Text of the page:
July 21, 2009

What the West Bank Actually Looks Like

Last week, the New York Times published an article about

Posted by Michael J. Totten at 10:25 AM | Permalink | 20 Comments »

July 20, 2009

The Gulag of Our Time

I'm about a third of the way through Bradley K. Martin's epic tome Under the Loving Care of the Fatherly Leader: North Korea and the Kim Dynasty.

Under the Loving Care.jpg

Just about everything you ever wanted to know

Posted by Michael J. Totten at 2:21 PM | Permalink | 6 Comments »

July 19, 2009

“Marg Bar Fascism”

Iran's 1979 revolution devoured its children, as revolutions so often do.

At Open Democracy, Fred Halliday suggests the current upheaval in Iran is, in some ways, an attempt to do it all over again -- and perhaps even get it right this time.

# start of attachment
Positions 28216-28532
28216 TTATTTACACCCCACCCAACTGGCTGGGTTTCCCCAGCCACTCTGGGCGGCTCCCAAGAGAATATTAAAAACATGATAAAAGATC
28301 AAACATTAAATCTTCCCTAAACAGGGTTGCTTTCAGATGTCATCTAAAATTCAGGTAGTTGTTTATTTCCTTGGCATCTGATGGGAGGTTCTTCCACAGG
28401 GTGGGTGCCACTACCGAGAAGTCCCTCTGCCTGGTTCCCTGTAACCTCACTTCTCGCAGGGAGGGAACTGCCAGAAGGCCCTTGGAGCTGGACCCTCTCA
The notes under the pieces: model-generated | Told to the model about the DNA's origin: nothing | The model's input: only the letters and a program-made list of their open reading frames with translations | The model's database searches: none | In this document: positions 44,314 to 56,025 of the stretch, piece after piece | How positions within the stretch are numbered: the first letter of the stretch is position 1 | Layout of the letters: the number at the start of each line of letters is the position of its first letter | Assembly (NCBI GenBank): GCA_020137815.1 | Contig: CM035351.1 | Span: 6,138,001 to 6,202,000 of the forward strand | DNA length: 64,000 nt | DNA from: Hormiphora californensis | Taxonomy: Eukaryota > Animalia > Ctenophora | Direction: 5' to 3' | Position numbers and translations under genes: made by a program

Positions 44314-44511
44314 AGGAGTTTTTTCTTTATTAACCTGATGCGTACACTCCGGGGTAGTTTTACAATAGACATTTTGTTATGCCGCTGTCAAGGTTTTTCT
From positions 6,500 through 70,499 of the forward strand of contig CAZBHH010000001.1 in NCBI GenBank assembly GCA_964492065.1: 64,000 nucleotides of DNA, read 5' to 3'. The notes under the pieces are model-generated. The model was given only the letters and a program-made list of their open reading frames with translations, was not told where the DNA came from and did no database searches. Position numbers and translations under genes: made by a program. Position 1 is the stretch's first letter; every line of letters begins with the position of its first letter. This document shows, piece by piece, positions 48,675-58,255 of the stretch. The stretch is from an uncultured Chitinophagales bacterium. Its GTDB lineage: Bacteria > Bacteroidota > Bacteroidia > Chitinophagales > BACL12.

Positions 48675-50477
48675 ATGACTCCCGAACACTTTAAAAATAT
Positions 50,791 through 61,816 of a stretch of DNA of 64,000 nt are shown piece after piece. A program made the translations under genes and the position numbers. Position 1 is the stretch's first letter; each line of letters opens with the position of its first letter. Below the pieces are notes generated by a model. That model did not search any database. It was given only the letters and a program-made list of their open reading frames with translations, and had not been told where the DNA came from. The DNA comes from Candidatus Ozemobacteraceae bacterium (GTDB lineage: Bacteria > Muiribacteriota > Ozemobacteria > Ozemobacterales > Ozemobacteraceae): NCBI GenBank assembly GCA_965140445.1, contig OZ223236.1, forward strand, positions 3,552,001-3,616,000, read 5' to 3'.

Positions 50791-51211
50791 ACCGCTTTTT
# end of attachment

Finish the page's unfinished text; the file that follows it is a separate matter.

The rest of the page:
Many who know the modern history of Iran - be they Iranian or someone like myself who followed (and in part witnessed) the events of 1978-79 when the Islamic Republic came into being - will be struck by the many parallels, insights, warnings and differences offered by that earlier moment and the post-election upsurge of 2009. The apparel, slogans and precise demands may seem far apart, but at heart the opposed forces are similar.

The urge to repress, and above all the contempt for the peacefully and democratically expressed views of others, were evident in the first months of the Islamic Republic; they reached a critical point in the mobilisations of summer 1979, when left and liberal forces - seeking to defend press freedom, the rights of women and of ethnic minorities - were confronted by gangs of hizbullahi thugs, mass pro-Khomeini demonstrations, and the newly established pasdaran forces, all determined to subdue the yearnings for such freedom and rights.